Deep Transfer Learning for Intelligent Autonomous Vehicles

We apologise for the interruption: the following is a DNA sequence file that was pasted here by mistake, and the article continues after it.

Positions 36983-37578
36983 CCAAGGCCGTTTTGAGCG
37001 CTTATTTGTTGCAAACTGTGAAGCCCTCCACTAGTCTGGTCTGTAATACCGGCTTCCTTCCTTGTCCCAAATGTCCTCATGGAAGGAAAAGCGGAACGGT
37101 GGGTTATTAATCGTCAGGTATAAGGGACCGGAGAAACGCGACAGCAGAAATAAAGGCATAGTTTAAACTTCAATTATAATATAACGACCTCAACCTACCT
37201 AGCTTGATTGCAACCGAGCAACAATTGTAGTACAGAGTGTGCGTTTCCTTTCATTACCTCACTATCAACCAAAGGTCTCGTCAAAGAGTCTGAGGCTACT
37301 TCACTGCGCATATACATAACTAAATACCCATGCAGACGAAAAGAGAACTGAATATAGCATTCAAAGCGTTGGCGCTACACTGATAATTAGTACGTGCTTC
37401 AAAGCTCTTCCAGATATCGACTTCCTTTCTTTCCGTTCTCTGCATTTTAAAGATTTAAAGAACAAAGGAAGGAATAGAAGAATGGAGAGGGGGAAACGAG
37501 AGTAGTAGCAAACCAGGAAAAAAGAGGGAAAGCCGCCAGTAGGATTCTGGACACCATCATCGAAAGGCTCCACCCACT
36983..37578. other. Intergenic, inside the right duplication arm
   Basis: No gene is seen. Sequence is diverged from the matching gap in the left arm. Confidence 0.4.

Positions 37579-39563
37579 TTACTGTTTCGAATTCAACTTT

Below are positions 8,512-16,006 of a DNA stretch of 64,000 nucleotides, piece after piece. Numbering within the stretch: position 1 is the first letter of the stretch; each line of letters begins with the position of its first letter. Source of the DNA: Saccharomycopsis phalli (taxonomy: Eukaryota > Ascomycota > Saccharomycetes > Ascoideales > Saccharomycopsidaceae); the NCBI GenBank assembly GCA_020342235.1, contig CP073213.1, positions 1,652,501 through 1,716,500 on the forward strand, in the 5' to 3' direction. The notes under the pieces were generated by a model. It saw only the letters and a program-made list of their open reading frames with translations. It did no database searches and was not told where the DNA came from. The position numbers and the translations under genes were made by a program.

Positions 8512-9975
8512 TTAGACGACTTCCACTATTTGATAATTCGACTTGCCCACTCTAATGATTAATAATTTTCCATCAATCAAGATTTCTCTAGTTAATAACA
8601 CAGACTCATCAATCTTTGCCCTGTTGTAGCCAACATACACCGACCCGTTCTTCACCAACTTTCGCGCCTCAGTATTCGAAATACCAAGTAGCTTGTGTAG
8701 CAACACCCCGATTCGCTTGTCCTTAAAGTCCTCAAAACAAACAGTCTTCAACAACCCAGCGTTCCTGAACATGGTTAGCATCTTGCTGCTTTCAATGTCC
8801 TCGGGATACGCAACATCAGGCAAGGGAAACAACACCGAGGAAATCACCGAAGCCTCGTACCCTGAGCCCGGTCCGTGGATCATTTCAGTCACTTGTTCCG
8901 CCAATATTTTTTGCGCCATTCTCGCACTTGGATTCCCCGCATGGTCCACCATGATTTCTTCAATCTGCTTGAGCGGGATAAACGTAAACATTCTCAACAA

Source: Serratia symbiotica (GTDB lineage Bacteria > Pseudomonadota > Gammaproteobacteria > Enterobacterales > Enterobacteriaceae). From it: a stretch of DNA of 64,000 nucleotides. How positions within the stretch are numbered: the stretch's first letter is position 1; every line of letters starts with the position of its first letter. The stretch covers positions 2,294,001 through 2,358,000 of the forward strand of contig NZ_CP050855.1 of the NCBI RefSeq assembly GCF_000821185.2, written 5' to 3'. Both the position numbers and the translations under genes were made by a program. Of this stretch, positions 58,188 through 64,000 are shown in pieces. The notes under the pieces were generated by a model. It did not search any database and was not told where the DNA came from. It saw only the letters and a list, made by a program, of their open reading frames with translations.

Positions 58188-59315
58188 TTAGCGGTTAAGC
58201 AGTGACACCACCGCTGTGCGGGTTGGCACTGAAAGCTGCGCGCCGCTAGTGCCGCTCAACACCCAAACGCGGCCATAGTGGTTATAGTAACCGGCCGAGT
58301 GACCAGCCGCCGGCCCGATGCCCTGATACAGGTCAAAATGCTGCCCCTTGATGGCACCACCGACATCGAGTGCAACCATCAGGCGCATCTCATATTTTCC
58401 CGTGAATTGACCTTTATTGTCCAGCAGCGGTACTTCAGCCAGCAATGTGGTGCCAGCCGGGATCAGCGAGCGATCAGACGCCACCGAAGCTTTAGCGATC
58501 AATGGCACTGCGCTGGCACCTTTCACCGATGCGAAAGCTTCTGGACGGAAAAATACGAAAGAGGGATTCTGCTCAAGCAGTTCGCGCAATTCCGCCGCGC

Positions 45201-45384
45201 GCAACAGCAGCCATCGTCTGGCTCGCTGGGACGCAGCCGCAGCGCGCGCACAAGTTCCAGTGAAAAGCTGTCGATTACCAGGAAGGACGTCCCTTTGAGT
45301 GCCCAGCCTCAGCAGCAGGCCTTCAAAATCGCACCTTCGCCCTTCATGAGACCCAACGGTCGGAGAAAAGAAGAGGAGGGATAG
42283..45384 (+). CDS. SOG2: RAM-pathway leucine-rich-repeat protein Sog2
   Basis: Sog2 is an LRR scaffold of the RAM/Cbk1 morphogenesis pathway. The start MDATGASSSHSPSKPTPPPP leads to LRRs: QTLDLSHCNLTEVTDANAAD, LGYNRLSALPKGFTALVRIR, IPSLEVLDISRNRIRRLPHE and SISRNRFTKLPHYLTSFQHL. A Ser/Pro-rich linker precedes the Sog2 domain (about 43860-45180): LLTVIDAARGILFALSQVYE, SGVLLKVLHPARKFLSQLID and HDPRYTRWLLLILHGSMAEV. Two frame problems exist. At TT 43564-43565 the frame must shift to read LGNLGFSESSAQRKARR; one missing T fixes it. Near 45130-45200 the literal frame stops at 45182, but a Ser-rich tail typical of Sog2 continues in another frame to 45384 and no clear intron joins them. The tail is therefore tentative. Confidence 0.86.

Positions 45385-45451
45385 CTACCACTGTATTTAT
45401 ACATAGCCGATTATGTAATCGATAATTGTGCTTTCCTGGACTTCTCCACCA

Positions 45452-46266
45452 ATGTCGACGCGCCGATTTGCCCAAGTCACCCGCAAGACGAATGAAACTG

Autonomous driving has become a very interesting research problem for the deep learning domain. While Intelligent Autonomous Vehicles (IAVs) have developed significantly over the last 10 years, there are still unresolved issues concerning how to transfer knowledge from one driving environment to another. In particular, there is hardly anything known about how to get IAVs trained for driving on one side of the road (e.g., left-hand side in New Zealand and Japan) to right-hand side (e.g., the USA and China). This research describes how a deep learning IAV lane-positioning model can predict the steering angle based on continuous left-hand drive images and velocity inputs for 50 minutes of simulated driving (over 32,000 images) using convolutional neural networks (CNNs). We then examine freezing weights at different layers for successful transfer to right-hand simulated driving (10 minutes and over 7,000 images) and find that the best layers to freeze lie closest to the output layer. By visualizing the effects of weights at different levels, we report that the model shows signs of extracting increasingly relevant features at the higher levels that may help to explain how human drivers transfer knowledge about how to drive on one side of the road to the other. The overall contribution of this thesis is showing how a deep learning IAV model can adhere to lane-positioning by predicting the steering angle and can also transfer knowledge from left hand to right hand drive simulated driving.